I think advisors need to become a lot more transparent, a lot more relationship-based, and a lot less “salesman-like” in how they market, talk, and approach younger people. Young people want to see value, not be sold.

What is the No. 1 piece of advice you would give to a young person looking to enter this industry?

Build a fee-based business from day one. Or if you are commission-based, always choose some sort of trail option. Commissions are great, but after your initial market runs out, you are left fighting monthly for your life. Grow slower. The first few years will be tough, but after those first few years, when you have thousands of dollars of trails and revenue continuing to come in, you will find security much quicker and be able to focus on proper growth, instead of always selling clients products just to survive.

Also, find an office that is willing to pay some sort of base salary for the first few months or year. Be willing to do the grunt work and make little to nothing that first year, but gain the experience from a successful advisor, so that you are trained as you build your business.

I had to figure it out on the fly. Luckily, I made it, but it was hard. No one showed me what a CRM was, or how to service clients, or what software to use, or how to market, or how to develop a client communication system, how to brand yourself, build a website, advertise, hire staff, or run a proper first meeting, just to name a few.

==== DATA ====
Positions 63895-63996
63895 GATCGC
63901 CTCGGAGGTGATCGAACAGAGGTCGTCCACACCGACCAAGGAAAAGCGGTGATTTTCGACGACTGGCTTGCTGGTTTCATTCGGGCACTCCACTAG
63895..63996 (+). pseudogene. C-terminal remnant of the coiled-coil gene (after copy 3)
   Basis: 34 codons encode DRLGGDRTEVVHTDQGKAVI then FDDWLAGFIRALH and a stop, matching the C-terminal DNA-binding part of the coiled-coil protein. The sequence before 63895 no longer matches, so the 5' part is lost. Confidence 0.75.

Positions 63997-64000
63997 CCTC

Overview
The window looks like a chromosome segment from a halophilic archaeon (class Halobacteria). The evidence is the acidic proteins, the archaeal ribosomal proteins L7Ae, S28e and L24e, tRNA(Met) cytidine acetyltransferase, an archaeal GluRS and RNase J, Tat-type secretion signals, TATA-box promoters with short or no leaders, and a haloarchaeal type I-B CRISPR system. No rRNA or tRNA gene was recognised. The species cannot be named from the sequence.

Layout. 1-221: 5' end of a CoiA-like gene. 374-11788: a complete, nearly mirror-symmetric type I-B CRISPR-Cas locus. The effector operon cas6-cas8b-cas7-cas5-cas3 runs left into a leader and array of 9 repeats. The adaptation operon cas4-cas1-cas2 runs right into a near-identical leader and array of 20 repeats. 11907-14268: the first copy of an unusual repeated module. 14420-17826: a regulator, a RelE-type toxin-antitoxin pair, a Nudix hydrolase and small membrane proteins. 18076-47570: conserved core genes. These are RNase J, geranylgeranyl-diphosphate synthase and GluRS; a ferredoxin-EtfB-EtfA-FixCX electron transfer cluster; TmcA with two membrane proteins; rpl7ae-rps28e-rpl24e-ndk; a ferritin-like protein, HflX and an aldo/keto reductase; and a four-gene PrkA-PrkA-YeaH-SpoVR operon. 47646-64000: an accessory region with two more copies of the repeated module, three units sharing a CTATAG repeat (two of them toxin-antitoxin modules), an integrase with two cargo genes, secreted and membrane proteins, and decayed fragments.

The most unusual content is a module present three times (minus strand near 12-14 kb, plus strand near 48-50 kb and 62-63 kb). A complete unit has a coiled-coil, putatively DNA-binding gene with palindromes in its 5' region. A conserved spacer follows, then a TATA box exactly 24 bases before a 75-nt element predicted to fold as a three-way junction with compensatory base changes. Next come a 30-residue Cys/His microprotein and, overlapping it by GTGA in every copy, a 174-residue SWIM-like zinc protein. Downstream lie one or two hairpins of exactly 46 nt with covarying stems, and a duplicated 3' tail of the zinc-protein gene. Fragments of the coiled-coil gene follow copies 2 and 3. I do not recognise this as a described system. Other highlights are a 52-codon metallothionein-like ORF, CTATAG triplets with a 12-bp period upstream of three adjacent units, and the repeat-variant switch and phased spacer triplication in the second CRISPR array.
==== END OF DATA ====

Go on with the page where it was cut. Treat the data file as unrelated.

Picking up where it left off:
*Securities offered through Securities America, INC. A registered Broker/Dealer. Member FINRA/SIPC. Tadman Financial and Securities America are not affiliated.

jack waldron

Jack Waldron
Senior vice president of Five Rings Financial
President of Family First Insurance Agency

 

Why did you choose a career in insurance?

I didn’t; it really chose me. When I was 19, I knew before I finished college that I wanted to do something else. My father was a small business owner, so I knew that was something that interested me.

I tried getting a job at a couple different car dealerships and didn’t get hired. I was waiting tables at Applebee’s and I decided to create a résumé on Monster.com and the first company that called was a company in Lakewood, Colo. I went down there and it was a fancy building with lots of nice cars parked there. I decided that I didn’t really care what it was, I was doing it. It was a health insurance company.